Uma Verdade Incômoda: nunca antes na história dos Estados Unidos*, esse dizer teve tanta força quando do acidente na perfuração de petróleo no Golfo do México (abril de 2010). Não tem nada haver com aquecimento global de forma direta, mas possui significado na falta de preparo humano (como raça) para evitar e resolver acidentes da magnitude que ocorreu no golfo do México. A queima de combustível fóssil, claro, aquecerá mais o planeta. E sua busca sem limites, ou com muito poucos, ou com, digamos, grande possibilidade de falha (there is no plan b, my friend), agrava mais ainda a ameaçada condição do meio ambiente (mais essa agora!). O Museum of the Earth faz um alerta em relação à vida marinha da vasta região (submersa e de costa).
* copyright da retórica e exercício de estilo é do Lula.
Marine Life versus the Gulf Oil Spill: Under Siege
Birds, sea turtles, and dolphins get most of the press, but all marine organisms in the Gulf of Mexico are threatened by the catastrophic oil spill that followed the explosion of the Deepwater Horizon offshore oil rig on April 20, 2010. Every habitat — from intertidal oyster bars and mangroves, to shallow seagrass beds, to coral reefs, deepwater sand plains, and pelagic Sargassum algae — includes hundreds of species of invertebrates (coral, barnacles, snails, clams, starfish, sea urchins, sponges, and others) that depend upon clean water to survive. Even though the leak has been effectively stopped, authorities around the Gulf of Mexico and Florida Keys remain vigilant, watching for long-term effects of the oil and dispersants. This website is here to remind everyone about the marine habitats and the other 15,000 marine plants and animals that deserve our attention.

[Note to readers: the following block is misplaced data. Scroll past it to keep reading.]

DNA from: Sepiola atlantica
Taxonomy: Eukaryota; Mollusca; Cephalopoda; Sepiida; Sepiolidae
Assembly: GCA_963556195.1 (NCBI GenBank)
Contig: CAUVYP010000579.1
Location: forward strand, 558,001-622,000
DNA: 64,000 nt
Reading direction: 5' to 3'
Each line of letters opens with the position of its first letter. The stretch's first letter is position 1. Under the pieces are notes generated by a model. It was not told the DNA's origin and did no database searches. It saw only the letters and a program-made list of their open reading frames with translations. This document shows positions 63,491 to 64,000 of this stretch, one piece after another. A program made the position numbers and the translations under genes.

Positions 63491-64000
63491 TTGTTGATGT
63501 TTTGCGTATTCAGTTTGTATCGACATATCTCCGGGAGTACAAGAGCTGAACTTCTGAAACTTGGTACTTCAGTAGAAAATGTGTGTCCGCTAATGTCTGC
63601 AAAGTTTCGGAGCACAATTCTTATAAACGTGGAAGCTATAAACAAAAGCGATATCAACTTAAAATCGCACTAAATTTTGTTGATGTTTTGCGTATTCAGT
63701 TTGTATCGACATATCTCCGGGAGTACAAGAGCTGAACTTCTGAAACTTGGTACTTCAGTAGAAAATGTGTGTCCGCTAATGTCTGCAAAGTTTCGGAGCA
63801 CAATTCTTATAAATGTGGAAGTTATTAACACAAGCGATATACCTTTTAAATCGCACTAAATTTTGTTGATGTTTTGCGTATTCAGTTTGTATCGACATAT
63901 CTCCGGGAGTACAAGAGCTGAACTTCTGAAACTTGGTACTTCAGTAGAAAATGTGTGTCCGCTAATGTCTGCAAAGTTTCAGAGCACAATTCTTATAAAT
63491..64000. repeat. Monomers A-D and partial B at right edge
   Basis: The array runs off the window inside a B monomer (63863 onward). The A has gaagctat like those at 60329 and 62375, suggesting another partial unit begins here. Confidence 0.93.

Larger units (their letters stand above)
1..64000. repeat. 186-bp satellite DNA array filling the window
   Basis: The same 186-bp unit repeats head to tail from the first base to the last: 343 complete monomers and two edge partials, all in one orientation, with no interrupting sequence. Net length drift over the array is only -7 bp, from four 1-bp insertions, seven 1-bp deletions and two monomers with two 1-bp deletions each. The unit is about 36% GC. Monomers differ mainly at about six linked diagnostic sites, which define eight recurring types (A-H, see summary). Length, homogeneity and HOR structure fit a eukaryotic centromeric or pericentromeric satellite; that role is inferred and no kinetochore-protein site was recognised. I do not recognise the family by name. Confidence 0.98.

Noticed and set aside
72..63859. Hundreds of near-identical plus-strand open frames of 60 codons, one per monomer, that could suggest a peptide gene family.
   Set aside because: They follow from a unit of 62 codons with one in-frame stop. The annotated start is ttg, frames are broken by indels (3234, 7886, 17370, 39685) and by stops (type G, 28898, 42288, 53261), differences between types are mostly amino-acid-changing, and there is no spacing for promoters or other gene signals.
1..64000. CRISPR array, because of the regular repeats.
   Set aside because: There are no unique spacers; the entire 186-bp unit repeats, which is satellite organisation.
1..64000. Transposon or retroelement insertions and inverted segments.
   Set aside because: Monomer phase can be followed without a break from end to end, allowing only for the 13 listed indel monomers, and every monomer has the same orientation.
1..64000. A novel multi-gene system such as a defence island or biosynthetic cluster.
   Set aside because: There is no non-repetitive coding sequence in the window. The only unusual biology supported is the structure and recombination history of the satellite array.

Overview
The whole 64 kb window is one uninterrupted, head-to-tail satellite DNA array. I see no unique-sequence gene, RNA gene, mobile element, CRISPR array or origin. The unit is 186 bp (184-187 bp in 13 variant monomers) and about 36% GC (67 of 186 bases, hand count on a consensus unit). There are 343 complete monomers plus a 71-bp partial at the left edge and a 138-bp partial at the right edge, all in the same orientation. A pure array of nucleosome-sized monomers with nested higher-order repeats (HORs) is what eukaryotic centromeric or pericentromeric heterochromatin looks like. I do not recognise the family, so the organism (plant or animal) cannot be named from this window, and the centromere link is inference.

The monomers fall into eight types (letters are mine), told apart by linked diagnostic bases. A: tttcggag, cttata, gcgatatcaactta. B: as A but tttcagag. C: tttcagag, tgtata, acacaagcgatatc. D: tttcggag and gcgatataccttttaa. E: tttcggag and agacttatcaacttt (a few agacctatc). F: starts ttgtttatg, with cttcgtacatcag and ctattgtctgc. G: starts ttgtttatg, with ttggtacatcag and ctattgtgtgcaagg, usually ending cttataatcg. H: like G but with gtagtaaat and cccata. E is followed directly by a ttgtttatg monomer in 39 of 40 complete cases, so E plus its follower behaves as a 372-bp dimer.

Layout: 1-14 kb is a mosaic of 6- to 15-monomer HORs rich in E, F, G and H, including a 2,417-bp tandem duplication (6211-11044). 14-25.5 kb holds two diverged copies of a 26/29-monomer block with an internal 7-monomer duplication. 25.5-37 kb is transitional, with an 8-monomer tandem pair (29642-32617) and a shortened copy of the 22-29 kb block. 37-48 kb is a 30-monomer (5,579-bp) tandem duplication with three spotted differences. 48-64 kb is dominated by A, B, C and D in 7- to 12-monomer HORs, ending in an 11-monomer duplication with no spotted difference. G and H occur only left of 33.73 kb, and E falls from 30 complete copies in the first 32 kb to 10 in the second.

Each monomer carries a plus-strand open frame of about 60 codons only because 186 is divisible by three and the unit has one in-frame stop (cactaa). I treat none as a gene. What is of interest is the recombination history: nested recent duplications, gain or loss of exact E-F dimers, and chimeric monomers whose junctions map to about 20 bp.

This summer, join us to explore this topic here and in the accompanying exhibit, “Under Siege: Marine Invertebrates at Risk in the Gulf of Mexico and Florida Keys,” at the Museum of the Earth. The exhibit includes specimens from Paleontological Research Institution’s collections of species living below the surface that are at risk of being affected by the oil spill. You can also see a video of the partially capped oil pipe nearly a mile below the ocean’s surface, and read news bulletins (updated weekly) on the topic. Here are a few of the specimens on display.
Amber Pen Shells and Rock Boring Urchins
This site made possible by donations from Dr. Harry Lee and Mr. Philip Bartels.